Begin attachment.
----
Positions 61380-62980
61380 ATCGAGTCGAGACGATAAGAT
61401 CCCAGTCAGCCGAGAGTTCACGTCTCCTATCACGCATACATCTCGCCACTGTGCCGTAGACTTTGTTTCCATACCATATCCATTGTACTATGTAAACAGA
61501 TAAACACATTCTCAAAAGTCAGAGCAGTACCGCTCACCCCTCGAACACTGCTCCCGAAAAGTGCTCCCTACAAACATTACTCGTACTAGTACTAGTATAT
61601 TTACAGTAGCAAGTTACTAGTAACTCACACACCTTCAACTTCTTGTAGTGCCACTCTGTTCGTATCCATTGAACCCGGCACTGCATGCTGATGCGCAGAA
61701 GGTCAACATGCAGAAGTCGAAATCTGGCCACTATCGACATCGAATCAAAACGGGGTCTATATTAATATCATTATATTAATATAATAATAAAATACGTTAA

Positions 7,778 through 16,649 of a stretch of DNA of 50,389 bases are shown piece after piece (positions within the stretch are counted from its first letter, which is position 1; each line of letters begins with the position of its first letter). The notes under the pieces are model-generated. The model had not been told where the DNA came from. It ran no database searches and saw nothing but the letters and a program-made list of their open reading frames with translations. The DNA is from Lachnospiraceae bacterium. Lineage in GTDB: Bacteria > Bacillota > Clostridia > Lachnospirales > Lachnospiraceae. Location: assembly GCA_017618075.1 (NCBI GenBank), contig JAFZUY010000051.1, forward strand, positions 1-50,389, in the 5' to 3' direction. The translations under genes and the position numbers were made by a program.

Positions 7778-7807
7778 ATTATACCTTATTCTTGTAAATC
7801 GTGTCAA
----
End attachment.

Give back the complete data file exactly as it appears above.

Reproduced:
Positions 61380-62980
61380 ATCGAGTCGAGACGATAAGAT
61401 CCCAGTCAGCCGAGAGTTCACGTCTCCTATCACGCATACATCTCGCCACTGTGCCGTAGACTTTGTTTCCATACCATATCCATTGTACTATGTAAACAGA
61501 TAAACACATTCTCAAAAGTCAGAGCAGTACCGCTCACCCCTCGAACACTGCTCCCGAAAAGTGCTCCCTACAAACATTACTCGTACTAGTACTAGTATAT
61601 TTACAGTAGCAAGTTACTAGTAACTCACACACCTTCAACTTCTTGTAGTGCCACTCTGTTCGTATCCATTGAACCCGGCACTGCATGCTGATGCGCAGAA
61701 GGTCAACATGCAGAAGTCGAAATCTGGCCACTATCGACATCGAATCAAAACGGGGTCTATATTAATATCATTATATTAATATAATAATAAAATACGTTAA

Positions 7,778 through 16,649 of a stretch of DNA of 50,389 bases are shown piece after piece (positions within the stretch are counted from its first letter, which is position 1; each line of letters begins with the position of its first letter). The notes under the pieces are model-generated. The model had not been told where the DNA came from. It ran no database searches and saw nothing but the letters and a program-made list of their open reading frames with translations. The DNA is from Lachnospiraceae bacterium. Lineage in GTDB: Bacteria > Bacillota > Clostridia > Lachnospirales > Lachnospiraceae. Location: assembly GCA_017618075.1 (NCBI GenBank), contig JAFZUY010000051.1, forward strand, positions 1-50,389, in the 5' to 3' direction. The translations under genes and the position numbers were made by a program.

Positions 7778-7807
7778 ATTATACCTTATTCTTGTAAATC
7801 GTGTCAA